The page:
Epiphany is traditionally celebrated on January 6, a day we honor the arrival of the Magi to meet Baby Jesus. Some Christian traditions consider it a one day only event, and call the following days "The Season after Epiphany." Others honor a longer season, calling Epiphany the weeks leading from January 6 all the way up until Ash Wednesday as we approach the Season of Lent. There are other observations held by other faith groups, creating various kinds of energy around this time in the church calendar.
But no matter how or when you acknowledge Epiphany, it deserves some credit. The word Epiphany is derived from the Greek word ἐπιφάνεια (epiphánei), meaning "manifestation" or "appearance." It has come to be understood in more secular terms as a sudden understanding or realization - in other words, an "ah ha moment." Or, as Jen Sincero aptly puts it, “An epiphany is a visceral understanding of something you already know.”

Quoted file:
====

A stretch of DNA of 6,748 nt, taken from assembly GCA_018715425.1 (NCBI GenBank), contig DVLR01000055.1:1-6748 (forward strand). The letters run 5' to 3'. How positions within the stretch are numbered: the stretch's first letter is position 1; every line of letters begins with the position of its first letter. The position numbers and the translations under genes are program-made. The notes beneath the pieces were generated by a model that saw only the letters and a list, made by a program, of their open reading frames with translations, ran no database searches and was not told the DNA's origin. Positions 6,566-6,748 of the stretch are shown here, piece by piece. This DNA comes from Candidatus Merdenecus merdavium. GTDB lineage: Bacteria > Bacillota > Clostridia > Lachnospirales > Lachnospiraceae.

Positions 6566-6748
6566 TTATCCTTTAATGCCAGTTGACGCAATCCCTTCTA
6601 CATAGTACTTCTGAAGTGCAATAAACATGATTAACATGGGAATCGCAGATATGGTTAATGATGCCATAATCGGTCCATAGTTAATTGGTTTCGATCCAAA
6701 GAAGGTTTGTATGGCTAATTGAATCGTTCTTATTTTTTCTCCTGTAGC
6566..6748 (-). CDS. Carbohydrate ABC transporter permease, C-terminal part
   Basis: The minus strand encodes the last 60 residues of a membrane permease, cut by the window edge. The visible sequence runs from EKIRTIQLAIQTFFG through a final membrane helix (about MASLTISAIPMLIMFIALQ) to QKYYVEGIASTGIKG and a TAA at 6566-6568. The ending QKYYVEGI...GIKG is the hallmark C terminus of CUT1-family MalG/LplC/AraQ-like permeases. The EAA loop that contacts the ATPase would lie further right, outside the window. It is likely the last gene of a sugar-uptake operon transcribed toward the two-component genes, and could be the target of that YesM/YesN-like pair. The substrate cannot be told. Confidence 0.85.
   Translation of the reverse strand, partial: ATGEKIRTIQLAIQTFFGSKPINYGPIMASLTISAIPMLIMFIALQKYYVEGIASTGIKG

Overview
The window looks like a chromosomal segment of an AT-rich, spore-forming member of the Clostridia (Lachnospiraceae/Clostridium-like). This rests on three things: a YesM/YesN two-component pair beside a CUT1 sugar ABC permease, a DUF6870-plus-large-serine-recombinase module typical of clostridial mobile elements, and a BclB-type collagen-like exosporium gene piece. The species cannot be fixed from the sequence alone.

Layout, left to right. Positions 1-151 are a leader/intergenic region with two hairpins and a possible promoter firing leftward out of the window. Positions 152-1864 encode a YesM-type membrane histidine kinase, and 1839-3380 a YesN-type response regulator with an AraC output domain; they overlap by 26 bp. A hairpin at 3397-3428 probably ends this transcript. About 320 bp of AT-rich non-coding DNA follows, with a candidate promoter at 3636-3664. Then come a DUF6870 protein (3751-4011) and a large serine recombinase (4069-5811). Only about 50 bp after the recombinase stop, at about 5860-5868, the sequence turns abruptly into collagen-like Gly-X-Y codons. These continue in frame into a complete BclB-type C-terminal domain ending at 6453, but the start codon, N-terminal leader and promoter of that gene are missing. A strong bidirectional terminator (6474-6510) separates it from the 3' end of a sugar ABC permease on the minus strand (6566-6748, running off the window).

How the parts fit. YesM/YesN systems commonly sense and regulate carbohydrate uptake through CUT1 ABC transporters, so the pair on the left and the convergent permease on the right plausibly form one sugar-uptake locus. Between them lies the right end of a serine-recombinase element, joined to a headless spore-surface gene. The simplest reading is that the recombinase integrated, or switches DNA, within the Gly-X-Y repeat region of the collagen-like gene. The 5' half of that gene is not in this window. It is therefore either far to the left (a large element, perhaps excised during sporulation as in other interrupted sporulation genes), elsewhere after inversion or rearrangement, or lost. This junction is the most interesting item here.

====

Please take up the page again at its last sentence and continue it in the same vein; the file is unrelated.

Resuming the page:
There are some things in my life that I definitely already know, but I am avoiding at the moment. Maybe you are the same. I am choosing to stick my proverbial head in the sand because the truth is hard and scary. The visceral understanding is too deep and too raw. Yet, Epiphany asks us to take a peek. It reveals, it manifests, it allows things to be seen for what they really are.
It is accepting.
It is shining the light. It is watching for that certain star.
This is the truth of what happens when the curtain is pulled back.
The Magi were, after all, called and lied to by a wicked king. Not knowing this, they followed their own path - they made the travel, they brought the gifts they had to share, and they listened when their very dreams pointed them in a different direction.
During these days of Epiphany - or epiphany - I pray for gentleness in the reveal. I pray for loving arms to stand beside you. I pray for the flash of joy and the embrace of goodness. I pray for the courage to face what is coming to light.
May what lies behind the curtain be sheer beauty... even if the steps on the journey to get there are difficult ones.
Courage, dear heart. - C.S. Lewis